More parking may not be the solution to traffic problems

The Uttarakhand government has given the go-ahead to explore a solution to traffic problems in hill stations in the state by creating more space for cars. The state cabinet authorized the Public Works Department (PWD) to build underground tunnels for parking where possible after conducting geographic surveys.

Uttarakhand, located in the lower Himalayas, is an environmentally sensitive state with areas prone to landslides and other disasters like heavy rains and floods. Throughout the year, and especially every summer, tourists from the plains flock to the easily accessible hill stations here, many of them in their private vehicles.

Car emissions are already a problem, but even the increasing number of vehicles on the hills has intensified the pressures on these fragile ecosystems.

It may then seem counterintuitive that the administration is looking to make it easier for more vehicles to pass to the hill state, even considering tunnels in the landslide-prone region so cars can be parked easily.

While this may relieve bottlenecks in the 180 selected sites that are close to popular tourist destinations or shrines, it may also encourage more movement of people and cover larger stretches of asphalt hills, and perhaps give rise to greater problems than the proposed solutions in the region prone to landslides and floods.

SS Chief Secretary Sandhu told the media that the tunnels would be dug without affecting the fragile landscape of the hills. “It would be a one-of-a-kind project. The tunnels, with small entry and exit points, would have the capacity to accommodate around 200 cars,” he said.

Rail Vikas Nigam Limited, Tehri Hydro Power Development Corporation and Uttarakhand Vidyut Jal Nigam Limited will carry out the tunnel construction works after undertaking feasibility studies.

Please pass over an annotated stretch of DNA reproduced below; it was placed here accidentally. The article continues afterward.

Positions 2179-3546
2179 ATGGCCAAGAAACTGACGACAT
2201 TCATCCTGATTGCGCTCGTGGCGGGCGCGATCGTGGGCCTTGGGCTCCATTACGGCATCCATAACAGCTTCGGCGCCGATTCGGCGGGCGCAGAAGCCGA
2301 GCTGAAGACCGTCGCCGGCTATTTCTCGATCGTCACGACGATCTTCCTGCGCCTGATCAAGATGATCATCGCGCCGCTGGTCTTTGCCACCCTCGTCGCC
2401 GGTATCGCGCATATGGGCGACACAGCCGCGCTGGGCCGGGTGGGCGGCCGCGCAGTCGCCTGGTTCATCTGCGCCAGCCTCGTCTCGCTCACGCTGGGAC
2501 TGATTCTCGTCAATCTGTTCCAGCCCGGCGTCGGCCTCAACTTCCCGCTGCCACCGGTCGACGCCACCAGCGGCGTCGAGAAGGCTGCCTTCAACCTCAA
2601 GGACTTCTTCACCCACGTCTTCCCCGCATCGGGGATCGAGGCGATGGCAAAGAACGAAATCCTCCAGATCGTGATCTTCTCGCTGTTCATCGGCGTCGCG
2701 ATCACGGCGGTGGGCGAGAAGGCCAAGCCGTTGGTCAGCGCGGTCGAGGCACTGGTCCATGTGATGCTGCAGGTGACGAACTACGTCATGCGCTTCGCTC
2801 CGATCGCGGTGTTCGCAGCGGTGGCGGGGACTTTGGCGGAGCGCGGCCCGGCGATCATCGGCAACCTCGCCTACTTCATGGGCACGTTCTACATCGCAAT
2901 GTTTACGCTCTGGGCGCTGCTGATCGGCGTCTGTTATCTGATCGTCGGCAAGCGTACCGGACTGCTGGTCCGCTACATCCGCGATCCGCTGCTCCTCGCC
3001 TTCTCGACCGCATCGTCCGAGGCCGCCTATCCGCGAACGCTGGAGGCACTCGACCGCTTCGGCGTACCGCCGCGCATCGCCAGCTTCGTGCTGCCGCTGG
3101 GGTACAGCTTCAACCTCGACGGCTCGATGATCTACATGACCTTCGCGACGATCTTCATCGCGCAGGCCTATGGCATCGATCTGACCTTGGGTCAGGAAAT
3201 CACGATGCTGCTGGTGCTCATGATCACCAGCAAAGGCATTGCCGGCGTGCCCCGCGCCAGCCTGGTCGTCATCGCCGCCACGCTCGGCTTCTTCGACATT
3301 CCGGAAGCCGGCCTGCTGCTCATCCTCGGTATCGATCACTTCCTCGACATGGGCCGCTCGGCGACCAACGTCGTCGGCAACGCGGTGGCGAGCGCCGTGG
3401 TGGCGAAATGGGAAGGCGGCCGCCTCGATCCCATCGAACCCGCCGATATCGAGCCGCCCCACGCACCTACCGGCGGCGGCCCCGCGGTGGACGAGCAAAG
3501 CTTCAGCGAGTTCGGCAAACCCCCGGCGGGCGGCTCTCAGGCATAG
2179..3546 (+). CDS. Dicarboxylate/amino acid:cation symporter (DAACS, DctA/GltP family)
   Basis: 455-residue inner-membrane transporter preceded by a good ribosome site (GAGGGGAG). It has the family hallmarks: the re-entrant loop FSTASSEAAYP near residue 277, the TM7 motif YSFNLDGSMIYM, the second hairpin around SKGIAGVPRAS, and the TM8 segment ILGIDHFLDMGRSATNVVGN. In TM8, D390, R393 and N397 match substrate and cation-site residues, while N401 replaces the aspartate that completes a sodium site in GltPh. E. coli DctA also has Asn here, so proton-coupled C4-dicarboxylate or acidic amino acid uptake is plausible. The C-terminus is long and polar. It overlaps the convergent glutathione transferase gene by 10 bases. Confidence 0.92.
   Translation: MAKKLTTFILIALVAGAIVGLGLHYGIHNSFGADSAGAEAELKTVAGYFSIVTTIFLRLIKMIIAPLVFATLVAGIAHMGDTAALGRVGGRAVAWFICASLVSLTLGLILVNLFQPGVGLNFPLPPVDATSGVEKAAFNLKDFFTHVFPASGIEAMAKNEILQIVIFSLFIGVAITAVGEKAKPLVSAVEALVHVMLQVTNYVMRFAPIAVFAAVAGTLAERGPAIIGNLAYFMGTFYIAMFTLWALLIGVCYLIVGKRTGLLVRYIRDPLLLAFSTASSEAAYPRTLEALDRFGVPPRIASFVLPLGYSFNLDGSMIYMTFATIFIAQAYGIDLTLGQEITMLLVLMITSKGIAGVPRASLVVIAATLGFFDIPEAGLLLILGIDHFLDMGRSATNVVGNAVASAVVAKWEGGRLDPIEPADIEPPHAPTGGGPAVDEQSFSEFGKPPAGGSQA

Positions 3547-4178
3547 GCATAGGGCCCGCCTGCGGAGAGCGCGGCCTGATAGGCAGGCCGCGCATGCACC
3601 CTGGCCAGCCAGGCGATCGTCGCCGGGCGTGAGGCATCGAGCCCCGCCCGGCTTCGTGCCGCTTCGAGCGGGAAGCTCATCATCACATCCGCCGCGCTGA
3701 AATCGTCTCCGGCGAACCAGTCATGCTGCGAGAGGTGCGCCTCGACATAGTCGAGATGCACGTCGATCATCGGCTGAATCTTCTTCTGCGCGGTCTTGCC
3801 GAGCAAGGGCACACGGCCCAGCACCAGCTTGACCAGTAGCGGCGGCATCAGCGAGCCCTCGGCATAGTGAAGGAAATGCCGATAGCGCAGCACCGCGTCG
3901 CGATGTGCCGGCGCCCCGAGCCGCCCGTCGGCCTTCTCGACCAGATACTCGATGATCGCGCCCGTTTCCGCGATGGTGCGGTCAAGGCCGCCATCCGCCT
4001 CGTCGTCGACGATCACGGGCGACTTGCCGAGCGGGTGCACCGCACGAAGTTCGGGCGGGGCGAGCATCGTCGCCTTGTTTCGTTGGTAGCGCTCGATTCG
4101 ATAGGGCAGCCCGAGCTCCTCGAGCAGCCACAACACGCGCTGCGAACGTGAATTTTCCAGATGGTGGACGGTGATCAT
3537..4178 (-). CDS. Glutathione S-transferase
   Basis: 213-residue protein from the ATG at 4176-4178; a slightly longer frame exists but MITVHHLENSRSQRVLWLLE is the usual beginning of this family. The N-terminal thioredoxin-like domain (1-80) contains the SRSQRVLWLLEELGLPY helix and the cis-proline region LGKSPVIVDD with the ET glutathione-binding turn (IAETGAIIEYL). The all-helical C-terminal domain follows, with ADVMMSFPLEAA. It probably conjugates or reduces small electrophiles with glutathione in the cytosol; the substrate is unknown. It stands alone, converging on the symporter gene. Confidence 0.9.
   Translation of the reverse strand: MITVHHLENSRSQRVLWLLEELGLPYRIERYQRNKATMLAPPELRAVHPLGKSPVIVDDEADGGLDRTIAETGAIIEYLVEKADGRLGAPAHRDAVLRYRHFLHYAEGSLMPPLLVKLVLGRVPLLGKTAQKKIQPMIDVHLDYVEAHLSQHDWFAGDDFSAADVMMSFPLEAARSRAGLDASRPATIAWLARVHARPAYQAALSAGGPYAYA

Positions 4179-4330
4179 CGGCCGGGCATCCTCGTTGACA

While facilitating connectivity and tourism is important, infrastructure projects in the hills should focus on long-term sustainability, otherwise projects aimed at making people’s lives easier might do the opposite. Climate change can impact tourism and tourism itself adds environmental pressures.
Climate change is thought to bring more moisture-laden winds to northern India, particularly the Himalayas, and extreme weather events such as downpours could become more frequent in the hills if global temperatures increased by 2 degrees Celsius by 2050.
Heavy downpours in a few minutes in a small geographical area can trigger landslides which are even common in the hills. Glaciers in upper Uttarakhand, where the waters of the Yamuna and Ganges ultimately originate, have retreated and are expected to do so at a faster rate as the world warms. The effects of climate change are visible even now when the snow is melting faster days in advance at the popular pilgrimage destinations of Yamunotri, Gangotri, Kedarnath and Badrinath – the Char Dham or the four Himalayan shrines which are visited by million people every year.

Increased accessibility allows many pilgrims to visit these destinations and increased tourism boosts the local economy, but this often comes at the expense of the environment which ultimately does not benefit the local people, but rather to temporary visitors.

Sreedhar Ramamurthi, an environmentalist, told the BBC: “The last mile approach [to the shrine] should be made a bit harder for pilgrims. Currently, not only the destination, but even the intermediate points along the way are under too much pressure.”

Regulating the number of pilgrims is essential but the same is not easy given the devotees from different socio-economic strata visiting the shrines. The state government needs political will and a determined, well-conceived plan to save the fragile ecosystem while allowing pilgrims to visit. It’s easier said than done.

Bonny J. Streater